“Church isn’t for people like me.” He was wrong, but I understood was my friend meant when he uttered those words. “Chris” was a young punk full of strong opinions. He had a real distaste for many elements of the so-called American Dream, and he often spoke against them. He was intense and in many circles of Christians he was too intense. There were those who simply didn’t have patience with him or for him. But Chris did and does belong in the church. He belongs because all are welcome in the family of God; but he also belonged because his challenging perspective and voice were needed. The church needs “misfit” members.
There is a sense, of course, in which we are all misfits. That needs to be clearly and continually reiterated. We tend to “normalize” our own tendencies, own struggles, own preferences. We establish ourselves as the standard and look for others who conform to our perception of ourselves. But the Bible teaches that we are all broken (Rom. 3:10; 23). We are all in need of redemption, healing, and reform. If we forget this we are more likely to write off others, more likely to critique and criticize those who are different. We are all misfits and we should not only acknowledge it, but we should embrace it. Jesus loves misfits.
At the same time, however, churches often center around a dominant cultural perspective. As churches grow a dominant culture takes root and attracts more people who fit the category, which only deepens its hold on the culture of the church as a whole. This is an honest reality that we have to wrestle with and challenge. The deeper a hold one culture has on a local congregation the more blind it will be to its sin and more unwelcoming it will be to those who are different. That dominant culture can be of any kind. So, for example the dominant culture might be white and therefore the black brothers and sisters in the congregation may struggle to connect and feel at home in the church (see this great article by Isaac Adams). That culture can also be large families, or trendy hipsters, or middle class American. Based on the dominant culture anyone, then, can fall into the category of “misfit.” But, whoever they are, they are needed by the church as a whole.
We need Misfit Members in our churches so that we don’t become blind and deaf to our sins and cultural assumptions. The reality is that we can assume our sins are not that big of a deal, not that problematic, or not real. The history of the American church presents an obvious example in the cultural sin of racism. It was not only tolerated, but it was championed by so many churches until people began to speak out and against what they saw. The church needs misfits who can call us to question our assumptions, to challenge our habits, and to promote a healthier humility about our interpretations and practices.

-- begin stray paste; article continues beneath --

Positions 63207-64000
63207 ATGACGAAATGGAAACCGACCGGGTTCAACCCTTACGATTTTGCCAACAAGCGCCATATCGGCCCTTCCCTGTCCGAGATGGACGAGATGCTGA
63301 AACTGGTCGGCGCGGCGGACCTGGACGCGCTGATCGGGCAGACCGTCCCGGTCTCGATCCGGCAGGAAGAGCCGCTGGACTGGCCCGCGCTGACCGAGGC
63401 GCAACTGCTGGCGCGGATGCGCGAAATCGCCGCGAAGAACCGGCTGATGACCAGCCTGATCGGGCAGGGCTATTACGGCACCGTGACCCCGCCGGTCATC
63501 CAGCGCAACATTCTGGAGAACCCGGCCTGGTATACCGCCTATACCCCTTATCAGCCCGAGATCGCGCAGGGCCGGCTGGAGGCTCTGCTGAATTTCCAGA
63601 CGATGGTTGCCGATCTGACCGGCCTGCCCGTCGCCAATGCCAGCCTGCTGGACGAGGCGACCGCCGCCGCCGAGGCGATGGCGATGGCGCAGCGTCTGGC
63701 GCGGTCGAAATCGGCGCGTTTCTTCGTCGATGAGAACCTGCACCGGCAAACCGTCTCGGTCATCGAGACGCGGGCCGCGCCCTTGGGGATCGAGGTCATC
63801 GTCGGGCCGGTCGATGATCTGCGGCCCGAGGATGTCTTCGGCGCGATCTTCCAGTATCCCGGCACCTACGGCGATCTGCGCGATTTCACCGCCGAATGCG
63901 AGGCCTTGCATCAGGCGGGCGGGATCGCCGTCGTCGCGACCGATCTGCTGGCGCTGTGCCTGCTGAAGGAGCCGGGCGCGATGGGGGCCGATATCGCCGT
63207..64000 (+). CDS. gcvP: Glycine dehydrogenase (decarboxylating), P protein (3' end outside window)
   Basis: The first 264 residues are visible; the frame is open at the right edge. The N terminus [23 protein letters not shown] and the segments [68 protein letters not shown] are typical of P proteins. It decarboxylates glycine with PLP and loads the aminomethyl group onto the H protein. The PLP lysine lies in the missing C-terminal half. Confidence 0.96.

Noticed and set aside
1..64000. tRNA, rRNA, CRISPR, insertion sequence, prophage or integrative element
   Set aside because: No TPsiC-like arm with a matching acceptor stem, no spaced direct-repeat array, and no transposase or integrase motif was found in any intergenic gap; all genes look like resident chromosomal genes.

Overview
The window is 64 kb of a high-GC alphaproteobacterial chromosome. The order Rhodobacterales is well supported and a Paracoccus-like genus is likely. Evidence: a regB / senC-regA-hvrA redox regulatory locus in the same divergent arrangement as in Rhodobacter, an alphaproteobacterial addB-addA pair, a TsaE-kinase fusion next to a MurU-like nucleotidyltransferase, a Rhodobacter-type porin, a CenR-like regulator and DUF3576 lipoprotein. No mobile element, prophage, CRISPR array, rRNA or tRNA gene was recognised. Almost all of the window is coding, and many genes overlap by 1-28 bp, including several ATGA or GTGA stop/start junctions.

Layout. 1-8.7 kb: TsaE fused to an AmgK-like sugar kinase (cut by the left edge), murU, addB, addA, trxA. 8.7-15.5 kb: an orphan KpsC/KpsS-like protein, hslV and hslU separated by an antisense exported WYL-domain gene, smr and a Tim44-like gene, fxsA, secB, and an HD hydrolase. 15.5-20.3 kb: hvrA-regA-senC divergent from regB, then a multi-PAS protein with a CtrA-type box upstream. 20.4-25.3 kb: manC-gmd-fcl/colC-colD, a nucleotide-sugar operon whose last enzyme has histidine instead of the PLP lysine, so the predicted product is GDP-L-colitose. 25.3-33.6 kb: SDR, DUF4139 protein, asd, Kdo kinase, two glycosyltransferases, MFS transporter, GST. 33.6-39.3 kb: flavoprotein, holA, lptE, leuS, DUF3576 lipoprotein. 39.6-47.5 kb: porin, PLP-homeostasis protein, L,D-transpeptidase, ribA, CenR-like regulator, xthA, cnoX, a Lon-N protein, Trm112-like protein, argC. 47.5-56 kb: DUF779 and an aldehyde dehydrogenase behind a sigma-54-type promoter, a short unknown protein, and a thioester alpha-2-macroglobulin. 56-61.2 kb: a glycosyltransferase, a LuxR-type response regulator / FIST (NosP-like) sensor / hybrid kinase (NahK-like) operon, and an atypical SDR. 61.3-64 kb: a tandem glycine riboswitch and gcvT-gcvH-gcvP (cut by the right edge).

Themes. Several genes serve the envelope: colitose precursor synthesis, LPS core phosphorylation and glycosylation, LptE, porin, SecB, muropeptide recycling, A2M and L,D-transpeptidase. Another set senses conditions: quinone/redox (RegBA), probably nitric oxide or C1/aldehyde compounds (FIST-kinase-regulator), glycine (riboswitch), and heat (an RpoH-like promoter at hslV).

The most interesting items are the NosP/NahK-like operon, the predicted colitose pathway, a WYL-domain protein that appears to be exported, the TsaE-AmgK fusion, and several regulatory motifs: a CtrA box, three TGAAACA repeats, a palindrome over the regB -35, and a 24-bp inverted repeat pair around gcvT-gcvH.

Misfits can appear in any form and challenge any aspect of church life, and while it is true that not all misfits and all challenges are valid, the church as a whole ought to be willing to give an ear and consider the points of tension being raised by those outside the dominant culture of their congregation. Over the next few weeks I want to take time to consider several key “Misfits” that I have had the privilege of knowing and interacting with over the years. I have not always responded well to their voices, but I want to do better and I want the church to do better. I have also been the misfit and I have not always done a good job of challenging the church, and so in this series I want to speak both to dominant cultures and to misfits as a way to encourage healthier communication for us all. We are one church and we want to strive for that unity in the Spirit (Eph. 4:3).
In the coming weeks, then, it is my intent to explore the following four common Misfits: (1) The Prophetic Punk; (2) The Hurting Soul; (3) The Uniquely Challenged; (4) The Spiritual Seeker. Each can bring a specific contribution to the culture of the church, and each offers us a chance to grow and to carefully explore where the dominant culture of a congregation needs altered and realigned with what Scripture actually teaches. Our assumptions and preferences can too frequently become “gospel truth,” we need a few misfits to help us see where we are wrong.
Thank you for addressing this much needed subject in the church. Not only did Christ set the example of embracing ‘misfits,’ many considered Him to be one. The church doesn’t exist for perfect people; it is a body made up of people who are flawed and make mistakes. We all miss the mark of perfection, but because of God’s love and mercy, we can all be used for His glory! If any of us were ‘good enough’ God would not have taken such radical means to save us through His Son, Jesus Christ. Noelle